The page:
/*********************************************** * Chrome CSS Drop Down Menu- (c) Dynamic Drive DHTML code library (www.dynamicdrive.com) * This notice MUST stay intact for legal use * Visit Dynamic Drive at http://www.dynamicdrive.com/ for full source code ***********************************************/
History
Minnesota National Guard
Minnesota Guardsman takes over as command chief warrant officer for the Army National Guard

CW5 Panos ARLINGTON, Va - During his career, Chief Warrant Officer 5 Peter Panos, the command chief warrant officer for the Army National Guard, has seen the Army Guard and the warrant officer corps transition frequently, but he said Soldiers should be proud of what the Army Guard is today

"I think overall, the Army National Guard is the most professional, tactically and technically versed in our history," said Panos, who took on the responsibilities of command chief Feb 23, 2015

As the Army Guard continues to transition from more than a decade of war, Panos said he has four priorities for warrant officers

"The first and foremost is retention," he said

"We're getting quality Soldiers and keeping our standards high, but yet we're still declining in overall strength," Panos said of the warrant officer corps "Over the last three years Mr Ensminger, the previous [command chief warrant officer], did a phenomenal job in trying to find out why that was happening"

"It's not pay and bonuses it's really challenge and opportunity Are we challenging the Soldier? Do we give them the opportunity to advance, and just to have some satisfaction in their job?" he said

Panos said challenging Soldiers has been easy during the past 12 years of continuous operations, but continuing to challenge them will be more difficult

With the drawdown, the Army Guard is going to enter a period of training, and then waiting for a mission, and it will be challenging for senior leaders to keep Soldiers engaged, Panos said, adding that change will be a big one for Soldiers who have only served during the past 14 years, he said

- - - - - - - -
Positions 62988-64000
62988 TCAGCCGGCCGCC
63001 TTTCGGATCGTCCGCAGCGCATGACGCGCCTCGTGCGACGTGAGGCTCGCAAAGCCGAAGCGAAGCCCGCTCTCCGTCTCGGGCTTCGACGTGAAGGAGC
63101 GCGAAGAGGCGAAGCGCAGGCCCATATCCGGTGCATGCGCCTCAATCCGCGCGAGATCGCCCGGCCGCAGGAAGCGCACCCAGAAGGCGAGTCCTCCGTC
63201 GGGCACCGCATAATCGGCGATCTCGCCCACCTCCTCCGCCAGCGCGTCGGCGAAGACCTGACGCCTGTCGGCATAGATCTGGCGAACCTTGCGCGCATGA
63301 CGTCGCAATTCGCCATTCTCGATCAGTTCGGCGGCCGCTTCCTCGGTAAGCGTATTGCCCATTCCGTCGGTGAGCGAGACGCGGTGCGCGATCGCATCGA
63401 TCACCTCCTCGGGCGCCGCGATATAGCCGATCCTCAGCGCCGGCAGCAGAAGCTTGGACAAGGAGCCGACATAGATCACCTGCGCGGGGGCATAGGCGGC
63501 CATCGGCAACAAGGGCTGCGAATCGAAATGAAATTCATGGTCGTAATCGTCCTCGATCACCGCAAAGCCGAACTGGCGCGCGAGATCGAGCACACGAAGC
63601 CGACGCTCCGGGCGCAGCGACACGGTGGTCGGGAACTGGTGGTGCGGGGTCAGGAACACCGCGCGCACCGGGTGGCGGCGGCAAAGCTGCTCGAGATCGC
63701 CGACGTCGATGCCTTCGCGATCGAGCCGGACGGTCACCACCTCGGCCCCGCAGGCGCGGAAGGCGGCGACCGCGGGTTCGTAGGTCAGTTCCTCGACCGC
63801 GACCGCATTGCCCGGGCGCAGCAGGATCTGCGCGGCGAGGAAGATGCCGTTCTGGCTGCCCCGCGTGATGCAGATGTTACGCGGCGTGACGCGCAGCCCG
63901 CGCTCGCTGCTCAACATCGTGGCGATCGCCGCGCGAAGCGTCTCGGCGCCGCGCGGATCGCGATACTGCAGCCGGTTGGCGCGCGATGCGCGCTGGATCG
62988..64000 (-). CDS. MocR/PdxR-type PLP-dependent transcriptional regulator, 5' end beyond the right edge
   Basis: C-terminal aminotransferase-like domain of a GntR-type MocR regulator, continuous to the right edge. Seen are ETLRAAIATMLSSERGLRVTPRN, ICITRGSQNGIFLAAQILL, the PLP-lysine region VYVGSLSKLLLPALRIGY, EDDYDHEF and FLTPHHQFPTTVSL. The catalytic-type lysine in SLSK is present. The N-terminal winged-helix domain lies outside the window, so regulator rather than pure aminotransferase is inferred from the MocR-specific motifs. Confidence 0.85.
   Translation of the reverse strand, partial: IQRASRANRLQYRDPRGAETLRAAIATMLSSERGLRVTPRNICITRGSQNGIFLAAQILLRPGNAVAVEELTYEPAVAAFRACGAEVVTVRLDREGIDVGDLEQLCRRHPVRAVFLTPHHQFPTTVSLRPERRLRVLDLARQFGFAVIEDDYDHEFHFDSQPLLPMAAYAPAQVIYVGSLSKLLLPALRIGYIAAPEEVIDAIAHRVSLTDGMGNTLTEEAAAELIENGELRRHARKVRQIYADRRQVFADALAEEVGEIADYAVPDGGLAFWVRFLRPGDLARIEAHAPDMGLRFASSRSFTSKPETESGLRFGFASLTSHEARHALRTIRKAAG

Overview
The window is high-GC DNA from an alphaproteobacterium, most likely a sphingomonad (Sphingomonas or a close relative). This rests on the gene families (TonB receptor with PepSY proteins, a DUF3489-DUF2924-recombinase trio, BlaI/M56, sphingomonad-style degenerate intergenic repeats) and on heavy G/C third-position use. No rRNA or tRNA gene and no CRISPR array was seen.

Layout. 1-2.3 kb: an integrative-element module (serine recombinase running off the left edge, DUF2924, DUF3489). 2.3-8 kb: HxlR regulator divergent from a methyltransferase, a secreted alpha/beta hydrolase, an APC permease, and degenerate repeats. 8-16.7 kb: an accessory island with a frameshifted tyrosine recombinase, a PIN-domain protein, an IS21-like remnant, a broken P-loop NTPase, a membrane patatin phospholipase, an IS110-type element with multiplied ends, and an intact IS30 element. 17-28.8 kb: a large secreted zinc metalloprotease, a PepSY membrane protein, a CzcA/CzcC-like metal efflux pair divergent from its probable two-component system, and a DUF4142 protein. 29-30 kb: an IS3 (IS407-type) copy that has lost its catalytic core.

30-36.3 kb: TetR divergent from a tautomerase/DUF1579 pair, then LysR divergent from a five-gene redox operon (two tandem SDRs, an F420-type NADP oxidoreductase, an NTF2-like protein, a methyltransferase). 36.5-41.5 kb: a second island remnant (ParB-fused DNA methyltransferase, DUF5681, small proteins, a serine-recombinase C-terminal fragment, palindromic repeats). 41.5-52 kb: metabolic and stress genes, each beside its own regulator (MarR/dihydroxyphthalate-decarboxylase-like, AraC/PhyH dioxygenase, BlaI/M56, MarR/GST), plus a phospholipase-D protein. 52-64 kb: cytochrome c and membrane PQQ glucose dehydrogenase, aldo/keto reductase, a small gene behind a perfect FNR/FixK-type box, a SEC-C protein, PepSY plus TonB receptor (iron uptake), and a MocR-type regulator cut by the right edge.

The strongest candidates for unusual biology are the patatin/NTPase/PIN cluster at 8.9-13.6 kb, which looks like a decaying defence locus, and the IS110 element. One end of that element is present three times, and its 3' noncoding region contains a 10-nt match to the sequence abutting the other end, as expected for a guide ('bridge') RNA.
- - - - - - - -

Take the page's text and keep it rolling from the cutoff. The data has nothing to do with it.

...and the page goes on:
"It's going to be a challenge and we have to meet that challenge," he said "It can be done; we just have to get creative"

But retaining Soldiers is just one side of the coin, Panos said, adding that military education - another of his priorities - will be important for advancing those warrant officers' careers

"Military education is another big concern for a lot of warrants, especially now with our money getting tight," he said "As our money gets tighter, we have to make some hard decisions on who's going to get that training and who we are going to select to go to school"

It has to be relevant training to what a warrant officer does, Panos said

"So, it's making [professional military education] relevant, accessible, and also being realistic as to when you're going to go and enabling warrant officers to really take charge of their careers," Panos added

For Panos, military education is important, but mentoring is another way for warrant officers to learn from those senior to them

"When I was a young warrant officer, I had great mentors," he said "I think we have gotten away from that over the last 12 years, and that's why one of my big pushes is to go back to where the senior warrant officers really do look for the opportunity to take the junior warrant officer under their wings and say 'let me show you how to do this, let me give you advice on advancing your career'"

To effectively shape the future of the warrant officer corps through mentorship, education and retention, Panos said communication would be the most important of his priorities

"That's communication between the 54 states, territories and the District of Columbia on what issues my office can help them with and what can the [staff here] help them with to make them successful and help them meet the adjutants general strategic goals and objectives," he said

Communication and strategic advice are how Panos said warrant officers assist other senior leaders in mission and organizational success

"As we go through this period of change from 12 years of war to now, maintaining ourselves as a strategic force and working through this some of our challenge is going to be changing the culture," he said